Before you get into this post you must realize that not everything a novelist (writer of long fiction) says is fact, nor is everything he says fiction. Read on and decide for yourself.
Wow! Could the sabre-toothed cat be real? Could these animals, believed to have gone extinct 11,000 years ago, actually have managed to survive undetected in and around Montana’s Bob Marshal Wilderness? Or could someone have developed the technology to overcome the cloning roadblocks and then by accident, or by intention, released them into the wild?
“Wait a minute,” you say. “To clone you have to have a viable specimen to begin with. There is nothing left but bones and teeth.”
But what if there were more than bones and teeth? What if there was something that was so perfect that it retained the entire DNA necessary to recreate the great and powerful sabre-toothed cat… the Smilodon?
“That would be crazy,” you say?
Cloning has been around for over a century
Look at the world around you. Since the late 1800s there have been attempts and moderate successes in the cloning arena, from Hans Dreisch’s sea urchins to Hans Spemman’s salamander to Robert Briggs’ frog to Steen Willadsen’s sheep to Neal First’s cow, and then Ian Wilmut’s well known Dolly the sheep in 1996, quickly followed by nearly five dozen mice cloned at the Honolulu Technique in the following couple of years. Then came the big one, the cloning of a bull gaur, an endangered wild ox, in 2001. There are now several businesses around the world that will clone your deceased pet. That’s a fact. As far as humans, there have been several highly controversial and unsubstantiated successes. But we shall not go down that road…maybe.
The most important cloning effort, as far as this author is concerned, is the fully viable sabre-toothed cat DNA–extracted from an almost perfectly preserved Smilodon specimen–discovered by Aileen Bravelli in the La Brea Tar Pits in southern California in the early nineties. It was following that quiet discovery that her merger with Victor Vandermill took place. It was he who had the money and the wherewithal to build Sans Sanssabre in the mountains of Montana where he could privately pursue the recreation of the big cat without a lot of government big-nose interference.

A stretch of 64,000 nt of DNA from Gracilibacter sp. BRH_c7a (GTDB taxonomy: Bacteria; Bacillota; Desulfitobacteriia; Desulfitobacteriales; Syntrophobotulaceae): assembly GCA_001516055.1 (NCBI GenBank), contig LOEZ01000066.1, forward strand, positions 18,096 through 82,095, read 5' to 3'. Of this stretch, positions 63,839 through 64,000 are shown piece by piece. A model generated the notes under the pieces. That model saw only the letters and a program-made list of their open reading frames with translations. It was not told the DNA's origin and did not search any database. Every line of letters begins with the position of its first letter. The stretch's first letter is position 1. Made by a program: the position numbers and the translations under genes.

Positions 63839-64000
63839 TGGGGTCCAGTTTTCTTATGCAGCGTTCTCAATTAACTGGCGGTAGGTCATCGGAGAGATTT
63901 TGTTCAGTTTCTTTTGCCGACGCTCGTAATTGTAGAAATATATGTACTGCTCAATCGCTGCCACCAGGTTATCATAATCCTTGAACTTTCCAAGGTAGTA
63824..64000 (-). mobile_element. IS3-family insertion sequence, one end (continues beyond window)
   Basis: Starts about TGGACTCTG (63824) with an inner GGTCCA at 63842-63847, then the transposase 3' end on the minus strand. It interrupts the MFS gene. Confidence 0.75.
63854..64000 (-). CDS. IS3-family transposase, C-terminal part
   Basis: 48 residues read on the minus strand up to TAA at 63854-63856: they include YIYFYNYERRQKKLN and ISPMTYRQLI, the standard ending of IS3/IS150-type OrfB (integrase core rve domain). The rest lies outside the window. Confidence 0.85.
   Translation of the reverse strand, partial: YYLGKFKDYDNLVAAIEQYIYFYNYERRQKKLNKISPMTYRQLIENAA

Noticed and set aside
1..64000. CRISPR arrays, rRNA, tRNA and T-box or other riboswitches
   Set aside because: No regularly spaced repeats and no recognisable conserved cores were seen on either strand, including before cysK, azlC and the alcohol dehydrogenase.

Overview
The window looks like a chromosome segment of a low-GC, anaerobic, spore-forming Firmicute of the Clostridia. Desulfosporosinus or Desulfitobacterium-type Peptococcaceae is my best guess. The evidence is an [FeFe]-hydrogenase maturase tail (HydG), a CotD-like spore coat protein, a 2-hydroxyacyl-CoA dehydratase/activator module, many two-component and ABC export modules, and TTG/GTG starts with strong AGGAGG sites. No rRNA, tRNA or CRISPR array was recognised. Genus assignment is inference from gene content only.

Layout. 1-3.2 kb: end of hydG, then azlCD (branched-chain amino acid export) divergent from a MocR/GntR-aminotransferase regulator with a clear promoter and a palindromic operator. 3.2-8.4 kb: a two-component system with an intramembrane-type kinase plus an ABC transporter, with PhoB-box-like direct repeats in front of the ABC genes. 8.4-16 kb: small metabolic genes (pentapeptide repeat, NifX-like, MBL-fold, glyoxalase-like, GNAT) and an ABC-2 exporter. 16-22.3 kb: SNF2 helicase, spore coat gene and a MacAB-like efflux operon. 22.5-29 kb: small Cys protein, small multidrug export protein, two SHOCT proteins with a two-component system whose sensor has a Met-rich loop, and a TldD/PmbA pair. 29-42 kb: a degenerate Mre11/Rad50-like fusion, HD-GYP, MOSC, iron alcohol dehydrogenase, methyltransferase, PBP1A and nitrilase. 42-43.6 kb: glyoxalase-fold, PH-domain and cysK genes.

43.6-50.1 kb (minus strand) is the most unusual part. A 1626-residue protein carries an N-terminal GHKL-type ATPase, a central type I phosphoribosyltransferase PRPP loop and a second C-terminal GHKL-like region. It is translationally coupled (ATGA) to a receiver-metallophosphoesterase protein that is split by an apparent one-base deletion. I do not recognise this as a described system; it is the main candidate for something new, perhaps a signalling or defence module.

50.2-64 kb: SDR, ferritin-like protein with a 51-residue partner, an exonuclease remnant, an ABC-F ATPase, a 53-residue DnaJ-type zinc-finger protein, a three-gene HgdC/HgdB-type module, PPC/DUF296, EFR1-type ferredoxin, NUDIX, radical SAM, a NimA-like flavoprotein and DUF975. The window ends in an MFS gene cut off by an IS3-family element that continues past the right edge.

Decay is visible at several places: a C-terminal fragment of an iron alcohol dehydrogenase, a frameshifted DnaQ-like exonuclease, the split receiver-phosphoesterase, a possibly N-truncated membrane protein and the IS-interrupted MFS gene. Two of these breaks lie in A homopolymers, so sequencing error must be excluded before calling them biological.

If Mr. Vandermill had kept it all quiet then all would likely have been fine, however, his greed for recognition drove him to hire a writer to document the successes of his company. If only he’d known a little more about Zechariah Price before he’d brought him on board, or maybe even a little more about his own employees, he’d likely be alive today.
Smilodon is about more than a sabre-toothed cat
I’m getting far ahead of myself. That’s a sequel or two down the road. What you want to know right now is how did these sabre-toothed cats get to the point that Montana cattlemen are becoming concerned about their livestock? Oh, and what did I mean by the word ‘maybe’ three paragraphs back?
Somewhere in this post fact leads into fiction and the novel “Smilodon” begins.
A seven hundred pound, nine-foot animal which can appear out of the snow, grass, low-lying bush, or even thin air, kills a man with one bite and carries him off, into the forest, like nothing more than a rabbit.
What does the company name, Sans Sanssabre stand for anyway?
sans – \ˈsanz\ /sænz/ Without.
sa•bre – \ˈsā-bər\ /ˈseɪbə(r)/ A heavy sword with a one-edged, slightly curved blade.
Sans Sans•Sa•bre (ˈsanz ˈsanz sā-bər) Without, without sabre.
Having second thoughts about that next camping trip to Montana? Trust me, it’ll be fine, but make sure you’re watching your back.